I have visualized Bonaparte’s gulls in my local area usually late fall and into the spring. On rare occasions, I have seen them in the summer locally, once in June and recently here in August. On a visit to Churchill Manitoba, I observed the Bonaparte’s gull in breeding plumage and also sitting on a nest in a conifer.
Bonaparte’s gull named for a French ornithologist Charles Lucien Bonaparte, a nephew of Napoleon Bonaparte. He contributed during an eight-year stay to a better understanding of the taxonomy and nomenclature of birds both here in the Americas and elsewhere.
Bonaparte’s gull is a small gull with only the little gull, and Saunder’s gull are smaller. When it is in breeding plumage, it has a slaty black hood which it loses when in the non-breeding state. In the winter has a black spot behind its eyes and dark smudges on the head.
Its breeding range is the boreal forest from across southern Alaska and interior Western Canada as far east as central Québec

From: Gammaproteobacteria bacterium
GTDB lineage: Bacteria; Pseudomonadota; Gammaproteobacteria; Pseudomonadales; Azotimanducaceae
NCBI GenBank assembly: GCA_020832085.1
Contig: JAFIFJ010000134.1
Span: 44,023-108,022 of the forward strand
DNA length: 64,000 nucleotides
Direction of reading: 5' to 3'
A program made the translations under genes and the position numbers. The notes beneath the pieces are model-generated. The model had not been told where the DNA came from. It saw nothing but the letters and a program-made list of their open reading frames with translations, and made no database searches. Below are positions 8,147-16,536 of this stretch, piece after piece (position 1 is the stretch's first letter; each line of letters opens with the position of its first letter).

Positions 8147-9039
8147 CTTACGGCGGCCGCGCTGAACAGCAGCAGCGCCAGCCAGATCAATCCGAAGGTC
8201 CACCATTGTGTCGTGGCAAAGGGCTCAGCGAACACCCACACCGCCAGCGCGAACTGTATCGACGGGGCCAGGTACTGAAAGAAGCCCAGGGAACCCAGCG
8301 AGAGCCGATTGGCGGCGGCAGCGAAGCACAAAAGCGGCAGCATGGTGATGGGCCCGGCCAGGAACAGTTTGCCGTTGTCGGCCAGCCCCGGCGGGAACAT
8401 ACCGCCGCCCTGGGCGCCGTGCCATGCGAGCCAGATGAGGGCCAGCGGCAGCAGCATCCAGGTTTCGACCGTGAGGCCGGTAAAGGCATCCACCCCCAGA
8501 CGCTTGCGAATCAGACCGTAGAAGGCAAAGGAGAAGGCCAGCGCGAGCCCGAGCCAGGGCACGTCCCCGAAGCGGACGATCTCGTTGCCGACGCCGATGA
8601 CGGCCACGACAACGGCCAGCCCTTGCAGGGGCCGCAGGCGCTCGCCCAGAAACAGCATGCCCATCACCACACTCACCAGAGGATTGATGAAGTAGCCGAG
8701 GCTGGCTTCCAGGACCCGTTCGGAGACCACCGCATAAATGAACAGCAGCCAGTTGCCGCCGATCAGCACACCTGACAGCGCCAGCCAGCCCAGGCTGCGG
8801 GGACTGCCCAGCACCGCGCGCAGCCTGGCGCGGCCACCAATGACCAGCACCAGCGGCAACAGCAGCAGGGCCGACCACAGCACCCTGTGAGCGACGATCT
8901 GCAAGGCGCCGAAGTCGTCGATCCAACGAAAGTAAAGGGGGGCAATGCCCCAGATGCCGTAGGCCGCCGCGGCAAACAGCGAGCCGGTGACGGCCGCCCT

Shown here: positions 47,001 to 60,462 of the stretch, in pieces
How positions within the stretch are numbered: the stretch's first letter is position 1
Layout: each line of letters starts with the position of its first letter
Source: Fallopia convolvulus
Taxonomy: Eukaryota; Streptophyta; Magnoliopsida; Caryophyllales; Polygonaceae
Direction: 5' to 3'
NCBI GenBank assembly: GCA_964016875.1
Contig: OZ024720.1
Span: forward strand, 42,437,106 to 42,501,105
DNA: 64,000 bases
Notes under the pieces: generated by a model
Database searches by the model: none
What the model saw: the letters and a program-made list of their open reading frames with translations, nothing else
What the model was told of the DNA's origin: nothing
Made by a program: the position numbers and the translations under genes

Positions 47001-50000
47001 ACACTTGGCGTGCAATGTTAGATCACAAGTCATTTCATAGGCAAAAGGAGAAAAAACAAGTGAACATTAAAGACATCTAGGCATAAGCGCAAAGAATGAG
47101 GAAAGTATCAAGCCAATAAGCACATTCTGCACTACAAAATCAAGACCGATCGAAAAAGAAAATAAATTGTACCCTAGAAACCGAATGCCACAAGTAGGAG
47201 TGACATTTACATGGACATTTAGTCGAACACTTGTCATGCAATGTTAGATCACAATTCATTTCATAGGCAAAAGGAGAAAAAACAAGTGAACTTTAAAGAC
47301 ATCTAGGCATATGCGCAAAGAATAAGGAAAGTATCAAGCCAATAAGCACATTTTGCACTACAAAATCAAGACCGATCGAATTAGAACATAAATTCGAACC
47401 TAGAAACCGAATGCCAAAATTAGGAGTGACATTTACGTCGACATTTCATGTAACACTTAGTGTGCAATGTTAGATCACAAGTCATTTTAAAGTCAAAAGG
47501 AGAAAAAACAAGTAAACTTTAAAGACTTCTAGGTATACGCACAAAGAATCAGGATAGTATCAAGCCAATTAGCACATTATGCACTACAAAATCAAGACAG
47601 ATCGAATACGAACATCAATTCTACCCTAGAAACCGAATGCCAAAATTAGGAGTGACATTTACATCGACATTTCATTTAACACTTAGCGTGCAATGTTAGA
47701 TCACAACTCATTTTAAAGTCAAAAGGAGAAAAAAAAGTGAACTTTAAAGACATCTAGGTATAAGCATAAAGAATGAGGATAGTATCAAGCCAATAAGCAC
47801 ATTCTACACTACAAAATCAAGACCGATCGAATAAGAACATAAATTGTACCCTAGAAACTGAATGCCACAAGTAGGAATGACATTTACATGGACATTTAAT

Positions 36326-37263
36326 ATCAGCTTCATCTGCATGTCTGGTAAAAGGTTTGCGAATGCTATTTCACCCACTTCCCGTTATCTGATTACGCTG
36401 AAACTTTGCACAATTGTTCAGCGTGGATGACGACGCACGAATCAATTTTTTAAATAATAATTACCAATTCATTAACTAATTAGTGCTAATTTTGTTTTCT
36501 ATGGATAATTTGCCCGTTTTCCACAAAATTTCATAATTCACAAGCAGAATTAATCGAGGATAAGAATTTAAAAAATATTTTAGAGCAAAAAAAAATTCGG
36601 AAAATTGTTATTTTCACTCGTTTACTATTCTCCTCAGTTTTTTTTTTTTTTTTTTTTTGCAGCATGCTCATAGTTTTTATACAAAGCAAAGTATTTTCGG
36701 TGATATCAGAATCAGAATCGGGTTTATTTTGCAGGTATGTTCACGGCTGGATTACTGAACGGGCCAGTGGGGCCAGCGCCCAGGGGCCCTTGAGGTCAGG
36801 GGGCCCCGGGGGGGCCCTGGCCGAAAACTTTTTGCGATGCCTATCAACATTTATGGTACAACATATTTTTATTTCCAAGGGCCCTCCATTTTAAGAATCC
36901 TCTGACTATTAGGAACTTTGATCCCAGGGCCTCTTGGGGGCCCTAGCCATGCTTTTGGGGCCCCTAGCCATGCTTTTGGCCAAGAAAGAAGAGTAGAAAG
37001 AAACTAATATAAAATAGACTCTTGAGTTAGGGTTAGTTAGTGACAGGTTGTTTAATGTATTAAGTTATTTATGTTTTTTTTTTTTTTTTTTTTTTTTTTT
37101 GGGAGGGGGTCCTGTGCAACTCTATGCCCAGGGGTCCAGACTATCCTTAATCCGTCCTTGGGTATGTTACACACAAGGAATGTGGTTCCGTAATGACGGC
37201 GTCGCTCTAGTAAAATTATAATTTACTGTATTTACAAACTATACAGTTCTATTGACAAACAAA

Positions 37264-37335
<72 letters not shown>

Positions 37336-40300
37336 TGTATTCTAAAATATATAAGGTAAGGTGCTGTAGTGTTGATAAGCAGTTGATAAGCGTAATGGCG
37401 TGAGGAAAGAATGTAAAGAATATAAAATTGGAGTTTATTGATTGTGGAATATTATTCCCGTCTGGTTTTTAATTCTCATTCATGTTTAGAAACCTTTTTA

Unlike other gulls, it does not frequent garbage dumps. Its regular diet is insects, and in the winter the diet also will include fish, small crustaceans, mollusks, marine worms and other invertebrates.
Most of the time that I have seen Bonaparte gulls it has usually been a single gull are a couple of gulls. Once on the Westport River, I did photograph a large flock of Bonaparte gulls.
Presently, the Bonaparte’s gull that I recently observed located along with other gull species on the shore of Plymouth beach, just past the entrance and you need to look down over the seawall. Most the time, the Bonaparte go was walking by itself and looking for food on the shore or in puddles.